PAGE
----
Though the original effects team hadn’t employed gang-molding, Grant McCune Design wasn’t about to hunt down of model kits just for the sake of one-upsmanship. Whenever possible, original parts from the Nostromo were used for the mold master. Then, the parts needed in multiples were thrown into two-part silicon molds and Grant McCune Design could make exact duplicates of all the parts they needed in durable urethane plastic. Over thirty molds were created in order to fabricate parts that were completely accurate to the original. All viable parts could then be heated and shaped onto their place on the model’s surface.
One piece at a time, Grant McCune Design trudged forward. Molding, pulling, heating, shaping, gluing.
During this time-consuming process, freelance modelers would come into Grant McCune Design to do visual effects work on a film, see the Nostromo being restored, and cleverly worm their way into the restoration process. To a visual effects artist, the Nostromo is like an original Shelby Cobra to a motor-head: if you see one being restored, you want to get yourself under that hood. Thus, in a shop full of model geeks, the Nostromo never found itself in want for labor.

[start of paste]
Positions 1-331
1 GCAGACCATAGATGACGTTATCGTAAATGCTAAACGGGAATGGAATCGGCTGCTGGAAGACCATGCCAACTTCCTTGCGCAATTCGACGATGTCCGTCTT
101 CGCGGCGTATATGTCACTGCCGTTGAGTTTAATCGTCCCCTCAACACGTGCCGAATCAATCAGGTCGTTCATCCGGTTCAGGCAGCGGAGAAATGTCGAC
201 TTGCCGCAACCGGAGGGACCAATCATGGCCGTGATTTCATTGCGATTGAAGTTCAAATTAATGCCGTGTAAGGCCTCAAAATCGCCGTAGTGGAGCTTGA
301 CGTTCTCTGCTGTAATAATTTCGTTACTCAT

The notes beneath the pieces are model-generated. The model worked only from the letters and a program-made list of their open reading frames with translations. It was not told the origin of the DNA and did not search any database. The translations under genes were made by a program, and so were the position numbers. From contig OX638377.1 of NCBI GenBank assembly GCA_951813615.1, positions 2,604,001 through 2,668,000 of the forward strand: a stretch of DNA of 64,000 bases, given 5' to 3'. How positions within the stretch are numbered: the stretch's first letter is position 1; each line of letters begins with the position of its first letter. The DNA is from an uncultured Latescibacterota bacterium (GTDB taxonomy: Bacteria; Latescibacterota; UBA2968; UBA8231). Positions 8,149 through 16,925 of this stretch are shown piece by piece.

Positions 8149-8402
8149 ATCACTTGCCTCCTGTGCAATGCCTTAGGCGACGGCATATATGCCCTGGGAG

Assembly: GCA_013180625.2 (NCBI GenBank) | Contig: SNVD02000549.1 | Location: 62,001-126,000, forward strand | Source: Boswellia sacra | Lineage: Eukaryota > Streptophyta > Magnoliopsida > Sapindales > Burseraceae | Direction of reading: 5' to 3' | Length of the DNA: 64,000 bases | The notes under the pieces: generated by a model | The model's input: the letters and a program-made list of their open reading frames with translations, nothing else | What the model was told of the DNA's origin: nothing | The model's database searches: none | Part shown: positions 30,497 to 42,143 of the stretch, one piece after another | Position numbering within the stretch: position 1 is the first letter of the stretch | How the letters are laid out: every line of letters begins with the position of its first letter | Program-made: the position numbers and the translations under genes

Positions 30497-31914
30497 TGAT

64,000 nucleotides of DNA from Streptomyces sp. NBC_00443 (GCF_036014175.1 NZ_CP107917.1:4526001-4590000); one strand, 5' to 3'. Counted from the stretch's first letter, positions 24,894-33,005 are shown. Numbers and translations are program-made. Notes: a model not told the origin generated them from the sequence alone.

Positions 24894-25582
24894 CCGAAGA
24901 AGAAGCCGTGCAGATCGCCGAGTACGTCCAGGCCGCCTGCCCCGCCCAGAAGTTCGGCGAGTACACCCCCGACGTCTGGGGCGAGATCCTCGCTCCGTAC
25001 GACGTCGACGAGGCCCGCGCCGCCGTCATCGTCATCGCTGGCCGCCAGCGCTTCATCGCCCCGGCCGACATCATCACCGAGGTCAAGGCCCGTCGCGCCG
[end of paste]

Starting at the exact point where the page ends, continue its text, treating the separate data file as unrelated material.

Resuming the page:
It's an interesting combination of elements making him a... tough little son-of-a-*****.
Until his passing in late 2010, Grant McCune himself participated in a solely supervisory role at his shop, and still spent a good amount of time at the facility during the restoration in 2007. Upon seeing his team restoring the Nostromo, he was said to have remarked: “We didn’t win an Academy Award because of that.” At the 1979 Academy Awards, Apogee lost their Oscar® bid for their work on STAR TREK: THE MOTION PICTURE to Brian Johnson’s ALIEN visual effects team. But Shook had a salve for McCune’s old wound, “Well the good part is, we’re getting to fix it.”
The structure was sound and the kits were bashed. It was time to paint the Nostromo. But Grant McCune Design couldn’t have an old, beat-up space tug roll out of their shop looking like it had just come out of Weyland-Yutani’s factory. They had to weather it. After studying their extensive photographic reference and evidence they could collect from the cleaner pieces that had been spared from outdoor storage, Shook and Edjourian had a pretty good picture of what the Nostromo looked like when it was wheeled onto the soundstage at Bray Studios back in 1978. The intent was not to alter the original paint wherever possible, instead focusing only on the restored sections of the ship while using the sections with the original paint as a guide. The real trick was to create a seamless effect for the Nostromo that made it appear as though it had been painted and weathered in one application with a single set of materials, even though the model had really been painted by two different effects teams, thirty years apart from one another.